I appreciate when a film goes for broke, where the filmmakers go "fuck it" and throw everything they have at the screen and hope that at least some of it sticks. Helldriver is a case of Nishimura doing just that. But unlike something like The Machine Girl, Helldriver's ridiculous excesses prove to be its downfall. Absolutely no restraints are made. If Nishimura thought of it, chances are it's here, logic and relevance to the story be damned. Fine, if that's how this is going to play out, but when it results in something this unrestrained it leads to viewer weariness and, eventually, apathy. When every scene contains something completely bonkers, something so outrageous, that you wonder how they'll top it, it soon becomes an exercise in futility. You stop wondering how the makers will top the last bit of ridiculousness and then start wondering precisely why you're watching this and how long it has to go. If Helldriver had some restraint and was able to better use its clearly limited budget in better ways, it would have worked wonders. Instead of trying to make a bloated epic apocalyptic zombie horror movie, if the makers had scaled back the scope and put more of the budget towards practical effects rather than bargain basement CGI, they would have had something approaching Peter Jackson's Bad Taste. Bad Taste, despite its low budget, provided abundantly outrageous scenes of gore but still had a plot (admittedly not much of one), genuine humour and mountains of charm.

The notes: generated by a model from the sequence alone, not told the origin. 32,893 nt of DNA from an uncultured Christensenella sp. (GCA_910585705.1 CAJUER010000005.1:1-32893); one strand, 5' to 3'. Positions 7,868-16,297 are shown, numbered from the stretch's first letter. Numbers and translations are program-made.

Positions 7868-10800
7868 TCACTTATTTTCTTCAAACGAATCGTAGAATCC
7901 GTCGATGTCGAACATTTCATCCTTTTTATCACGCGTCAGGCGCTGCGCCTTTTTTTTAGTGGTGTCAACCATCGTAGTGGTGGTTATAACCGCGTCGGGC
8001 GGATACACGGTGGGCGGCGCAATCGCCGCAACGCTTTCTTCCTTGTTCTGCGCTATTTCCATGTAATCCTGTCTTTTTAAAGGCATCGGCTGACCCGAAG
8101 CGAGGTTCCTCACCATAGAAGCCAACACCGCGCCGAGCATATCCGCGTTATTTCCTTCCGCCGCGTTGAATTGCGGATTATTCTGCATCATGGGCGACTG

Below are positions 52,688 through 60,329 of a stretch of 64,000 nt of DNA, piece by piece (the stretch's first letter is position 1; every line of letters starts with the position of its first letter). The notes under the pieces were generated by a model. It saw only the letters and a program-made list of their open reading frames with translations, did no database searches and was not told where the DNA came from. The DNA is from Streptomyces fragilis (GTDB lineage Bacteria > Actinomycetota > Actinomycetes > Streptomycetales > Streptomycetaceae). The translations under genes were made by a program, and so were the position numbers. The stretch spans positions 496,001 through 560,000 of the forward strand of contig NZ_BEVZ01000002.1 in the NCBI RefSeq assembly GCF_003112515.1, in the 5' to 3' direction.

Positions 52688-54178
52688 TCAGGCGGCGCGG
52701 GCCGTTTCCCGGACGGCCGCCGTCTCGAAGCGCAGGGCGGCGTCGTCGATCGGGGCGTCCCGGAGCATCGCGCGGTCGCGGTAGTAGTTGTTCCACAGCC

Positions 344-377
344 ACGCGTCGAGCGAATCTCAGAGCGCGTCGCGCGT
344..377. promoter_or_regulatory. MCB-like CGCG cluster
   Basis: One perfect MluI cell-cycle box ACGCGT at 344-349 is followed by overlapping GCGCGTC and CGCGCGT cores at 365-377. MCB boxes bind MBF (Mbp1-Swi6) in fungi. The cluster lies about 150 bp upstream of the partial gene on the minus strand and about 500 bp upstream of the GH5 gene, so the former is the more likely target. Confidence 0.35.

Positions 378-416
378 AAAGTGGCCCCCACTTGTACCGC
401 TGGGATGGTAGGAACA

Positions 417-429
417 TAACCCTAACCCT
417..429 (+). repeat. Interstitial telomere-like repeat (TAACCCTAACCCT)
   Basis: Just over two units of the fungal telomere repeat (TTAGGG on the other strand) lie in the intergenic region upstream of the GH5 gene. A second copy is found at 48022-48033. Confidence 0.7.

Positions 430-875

Let me divert a little. A point of reference is George Romero's third Dead film, Day of the Dead. Originally Romero had an epic zombie film planned for his followup to the landmark Dawn of the Dead, but soon realised he needed a much larger budget to film his vision. He had a choice - accept a larger budget and a mandatory R-rating from the MPAA, or cut the budget - and the script - and shoot Unrated. The rest is history. Though Day suffered from being mostly set underground, you have to admit that the gore set-pieces by Tom Savini still holds up as some of the best ever filmed. Some fans in fact claim that Day is the best of the series, and Romero has stated that it's his favourite. The point here is that Romero had to scale back the scope of his script when he realised he didn't have the resources to film them. So what did Nishimura do with Helldriver? Well, as far as I can tell from the Making Of, he figured he'd just shoot it all. A ridiculous number of shots were planned for each day. Instead of shooting for quality, he went for quantity.